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BURCH, George Benjamin

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BURCH, George Benjamin. (Lyons, NY, Mar. 22, 1836-Dubuque, IA, May 2, 1901). MAYOR. Burch began his working life at the age of fourteen as a clerk in a drug store. He later served in clerical positions before moving west to Portage, Wisconsin. In 1859 he established a partnership in a drug business called Burch & Lewis. He sold his interest in the business the same year and moved to Necedah, Wisconsin where he was a bookkeeper. Burch entered the lumber business by purchasing a small lumber mill in Necedah and moved to Dubuque in 1869.

In Dubuque, Burch established a lumber company with connections to his mills in Necedah. (1) His lumber business there expanded to the degree that he was once president of two large lumber companies in the same community. These companies merged to create the Necedah Lumber Company with Burch as president.

Burch was elected mayor of Dubuque in 1876 and re-elected in 1877 and 1878. During his first term of office the second BOARD OF TRADE was established. Concern over CHOLERA led to passage of an ordinance that privies had to be dug to a depth of 12 feet, 6 inches. The contract between the DIAMOND JO LINE was reviewed and an appropriation was asked for the ferry operated by Bart Linehan. Flooding on July 4th wiped out ROCKDALE. In August, 1876 Congress gave up any claims it had to Washington Square. Interest was shown in a PONTOON BRIDGE across the MISSISSIPPI RIVER. City STREETS were a major issue when it rained. When it was dry, the dust was temporarily kept in check by the city's first street sprinkler. WOLVES were a feared threat during the winter months within the city. The animals were often attracted by teamsters emptying their wagons of butchering byproducts too close to shore, another problem facing the council. Council members were appointed judges during an inspection of the city's gas street lighting.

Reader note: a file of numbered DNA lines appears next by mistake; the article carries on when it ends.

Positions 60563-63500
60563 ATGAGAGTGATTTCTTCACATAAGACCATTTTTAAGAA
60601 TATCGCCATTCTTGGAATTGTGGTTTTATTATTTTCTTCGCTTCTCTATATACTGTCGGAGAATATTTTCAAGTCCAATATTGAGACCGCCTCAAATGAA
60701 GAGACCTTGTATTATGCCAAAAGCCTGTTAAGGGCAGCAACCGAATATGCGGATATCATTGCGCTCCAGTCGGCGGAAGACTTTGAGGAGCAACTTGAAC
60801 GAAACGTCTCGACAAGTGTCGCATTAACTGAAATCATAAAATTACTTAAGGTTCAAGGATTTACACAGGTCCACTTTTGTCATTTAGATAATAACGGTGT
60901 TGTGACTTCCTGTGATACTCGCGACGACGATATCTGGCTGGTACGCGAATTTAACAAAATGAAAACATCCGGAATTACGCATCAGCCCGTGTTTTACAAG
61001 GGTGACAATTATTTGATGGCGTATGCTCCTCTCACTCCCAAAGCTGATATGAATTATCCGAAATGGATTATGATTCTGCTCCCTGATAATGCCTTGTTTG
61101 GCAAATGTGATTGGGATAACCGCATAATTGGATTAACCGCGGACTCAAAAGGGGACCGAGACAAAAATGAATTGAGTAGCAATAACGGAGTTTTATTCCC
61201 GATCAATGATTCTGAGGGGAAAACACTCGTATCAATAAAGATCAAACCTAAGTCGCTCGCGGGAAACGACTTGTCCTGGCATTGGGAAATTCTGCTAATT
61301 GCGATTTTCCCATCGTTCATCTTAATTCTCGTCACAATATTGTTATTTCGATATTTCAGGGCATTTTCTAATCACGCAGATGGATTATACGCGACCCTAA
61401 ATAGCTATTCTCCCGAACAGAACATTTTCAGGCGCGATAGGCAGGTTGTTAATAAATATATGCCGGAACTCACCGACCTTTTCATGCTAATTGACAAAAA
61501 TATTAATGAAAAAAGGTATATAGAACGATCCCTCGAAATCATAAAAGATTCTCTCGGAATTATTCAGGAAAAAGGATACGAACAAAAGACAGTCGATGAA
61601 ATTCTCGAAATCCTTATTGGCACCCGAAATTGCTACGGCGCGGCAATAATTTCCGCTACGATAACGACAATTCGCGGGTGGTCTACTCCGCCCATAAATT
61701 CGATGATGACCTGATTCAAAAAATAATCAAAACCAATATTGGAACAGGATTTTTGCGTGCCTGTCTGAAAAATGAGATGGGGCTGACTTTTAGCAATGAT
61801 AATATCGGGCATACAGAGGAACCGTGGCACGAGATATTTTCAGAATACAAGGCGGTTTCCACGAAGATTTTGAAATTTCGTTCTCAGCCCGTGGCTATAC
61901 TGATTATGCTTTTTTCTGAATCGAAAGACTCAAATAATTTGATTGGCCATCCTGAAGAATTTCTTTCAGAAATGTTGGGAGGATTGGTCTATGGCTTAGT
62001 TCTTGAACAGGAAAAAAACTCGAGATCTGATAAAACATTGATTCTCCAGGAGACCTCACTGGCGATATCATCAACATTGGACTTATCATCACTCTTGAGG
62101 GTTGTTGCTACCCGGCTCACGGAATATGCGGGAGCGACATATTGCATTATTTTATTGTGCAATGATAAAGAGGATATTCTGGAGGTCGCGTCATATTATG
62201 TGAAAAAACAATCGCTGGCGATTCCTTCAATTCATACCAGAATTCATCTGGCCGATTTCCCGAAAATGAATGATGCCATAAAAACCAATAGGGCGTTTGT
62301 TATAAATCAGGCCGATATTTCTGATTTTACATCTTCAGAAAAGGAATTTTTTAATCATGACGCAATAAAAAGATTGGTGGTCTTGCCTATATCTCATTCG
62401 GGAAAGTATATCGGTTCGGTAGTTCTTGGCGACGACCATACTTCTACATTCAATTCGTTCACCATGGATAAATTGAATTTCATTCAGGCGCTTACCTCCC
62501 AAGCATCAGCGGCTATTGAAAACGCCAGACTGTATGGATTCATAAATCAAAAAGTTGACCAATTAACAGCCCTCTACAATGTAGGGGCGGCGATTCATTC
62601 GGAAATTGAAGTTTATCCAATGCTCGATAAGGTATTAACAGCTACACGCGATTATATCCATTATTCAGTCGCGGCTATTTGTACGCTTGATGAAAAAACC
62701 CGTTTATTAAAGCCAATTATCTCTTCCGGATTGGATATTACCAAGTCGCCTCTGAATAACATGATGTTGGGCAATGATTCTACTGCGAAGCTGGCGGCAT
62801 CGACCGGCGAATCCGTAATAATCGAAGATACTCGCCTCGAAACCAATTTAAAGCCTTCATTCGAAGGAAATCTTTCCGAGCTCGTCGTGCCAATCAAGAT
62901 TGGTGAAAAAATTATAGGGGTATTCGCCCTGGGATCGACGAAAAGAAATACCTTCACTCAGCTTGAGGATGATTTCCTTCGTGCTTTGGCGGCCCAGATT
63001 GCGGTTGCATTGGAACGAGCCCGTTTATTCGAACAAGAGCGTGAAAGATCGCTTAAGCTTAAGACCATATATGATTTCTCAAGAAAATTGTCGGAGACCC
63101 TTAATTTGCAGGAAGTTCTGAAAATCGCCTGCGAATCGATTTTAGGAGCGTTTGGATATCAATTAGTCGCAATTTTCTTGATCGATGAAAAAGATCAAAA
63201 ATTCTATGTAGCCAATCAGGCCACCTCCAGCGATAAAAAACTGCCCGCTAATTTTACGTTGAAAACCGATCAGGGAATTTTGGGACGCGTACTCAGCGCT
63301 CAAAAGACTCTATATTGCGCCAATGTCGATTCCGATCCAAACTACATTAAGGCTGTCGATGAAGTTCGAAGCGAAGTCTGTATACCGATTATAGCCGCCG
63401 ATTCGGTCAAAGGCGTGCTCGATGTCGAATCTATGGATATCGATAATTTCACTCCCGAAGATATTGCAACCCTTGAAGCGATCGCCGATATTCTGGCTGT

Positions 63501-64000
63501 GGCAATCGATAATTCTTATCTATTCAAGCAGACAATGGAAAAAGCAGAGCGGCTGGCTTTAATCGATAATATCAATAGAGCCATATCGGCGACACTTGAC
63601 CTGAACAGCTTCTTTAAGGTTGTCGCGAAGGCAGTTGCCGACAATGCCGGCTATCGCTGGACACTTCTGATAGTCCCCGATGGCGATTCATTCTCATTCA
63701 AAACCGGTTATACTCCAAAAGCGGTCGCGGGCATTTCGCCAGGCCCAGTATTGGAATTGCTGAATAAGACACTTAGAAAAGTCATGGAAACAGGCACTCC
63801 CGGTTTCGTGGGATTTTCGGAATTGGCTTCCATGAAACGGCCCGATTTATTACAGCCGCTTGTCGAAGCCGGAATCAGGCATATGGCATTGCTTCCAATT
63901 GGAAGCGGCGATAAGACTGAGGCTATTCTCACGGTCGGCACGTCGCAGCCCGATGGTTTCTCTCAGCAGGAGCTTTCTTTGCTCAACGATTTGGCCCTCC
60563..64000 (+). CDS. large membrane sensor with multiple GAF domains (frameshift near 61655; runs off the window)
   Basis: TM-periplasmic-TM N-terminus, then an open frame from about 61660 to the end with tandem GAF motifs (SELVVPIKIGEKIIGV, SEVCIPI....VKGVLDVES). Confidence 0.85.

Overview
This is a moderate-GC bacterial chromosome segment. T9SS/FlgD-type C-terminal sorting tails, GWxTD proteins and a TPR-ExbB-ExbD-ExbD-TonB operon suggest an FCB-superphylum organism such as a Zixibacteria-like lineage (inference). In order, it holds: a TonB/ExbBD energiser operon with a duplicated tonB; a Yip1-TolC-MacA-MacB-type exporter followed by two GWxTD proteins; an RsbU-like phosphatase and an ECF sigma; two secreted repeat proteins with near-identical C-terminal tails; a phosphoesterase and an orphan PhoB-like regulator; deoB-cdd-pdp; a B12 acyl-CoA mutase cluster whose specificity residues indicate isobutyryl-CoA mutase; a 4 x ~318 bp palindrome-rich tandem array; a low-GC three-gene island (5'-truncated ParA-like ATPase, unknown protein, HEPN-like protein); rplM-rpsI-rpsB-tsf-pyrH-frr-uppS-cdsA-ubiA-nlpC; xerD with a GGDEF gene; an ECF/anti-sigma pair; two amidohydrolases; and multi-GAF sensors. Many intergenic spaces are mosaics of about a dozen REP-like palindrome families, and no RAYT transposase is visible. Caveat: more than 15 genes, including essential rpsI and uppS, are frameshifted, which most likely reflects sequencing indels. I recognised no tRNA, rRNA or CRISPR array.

During his second term, city concerns included work on a channel authorized by Congress, installation of a drinking fountain by Henry COGSWELL in WASHINGTON PARK, and the future of the first electrict light company. There was also the incomplete nature of JACKSON PARK, miners accusing the smelters of cheating them, and the potential of TELEPHONE SERVICE to the community. The tone of the Town Clock was amplified, animals wandering into Washington Park created a nuisance, and there was the continual clamor for constructing more STREETS. The BEE BRANCH continued to flood the north end of Dubuque.

Although he retained his lumber business in Wisconsin, Burch sold his interests in Dubuque in 1881. (2) He became president of the SECOND NATIONAL BANK in 1844 and held the office until his death. He was also president of the DUBUQUE AND NORTHWESTERN RAILROAD; president of the DUBUQUE STEAM SUPPLY COMPANY, director of the NORWEGIAN PLOW COMPANY and the High Bridge Company; trustee of the FINLEY HOSPITAL (THE), CARNEGIE-STOUT PUBLIC LIBRARY, YOUNG MEN'S CHRISTIAN ASSOCIATION (Y.M.C.A.) and the HOME FOR THE FRIENDLESS; and part owner of the Hotel Julien (now HOTEL JULIEN DUBUQUE). (3)



1. "The Death of Mr. Burch," Dubuque Daily Telegraph, May 3, 1901, p. 4

2. Ibid.

3. Ibid.

Gue, Benjamin F. and Shambaugh, Benjamin Franklin. Biographies and Portraits of the Progressive Men of Iowa: Leaders in Business, Politics and the Professions; Together with an Original and Authentic History of the State. Volume 1. Des Moines: Conaway and Shaw, 1899, p. 448

"Dubuque Sought Business Methods From Beginning," Telegraph Herald, March 27, 1921, p. 14. Online: http://news.google.com/newspapers?id=bi5eAAAAIBAJ&sjid=SmANAAAAIBAJ&pg=6644,4092622&dq=james+fanning+dubuque&hl=en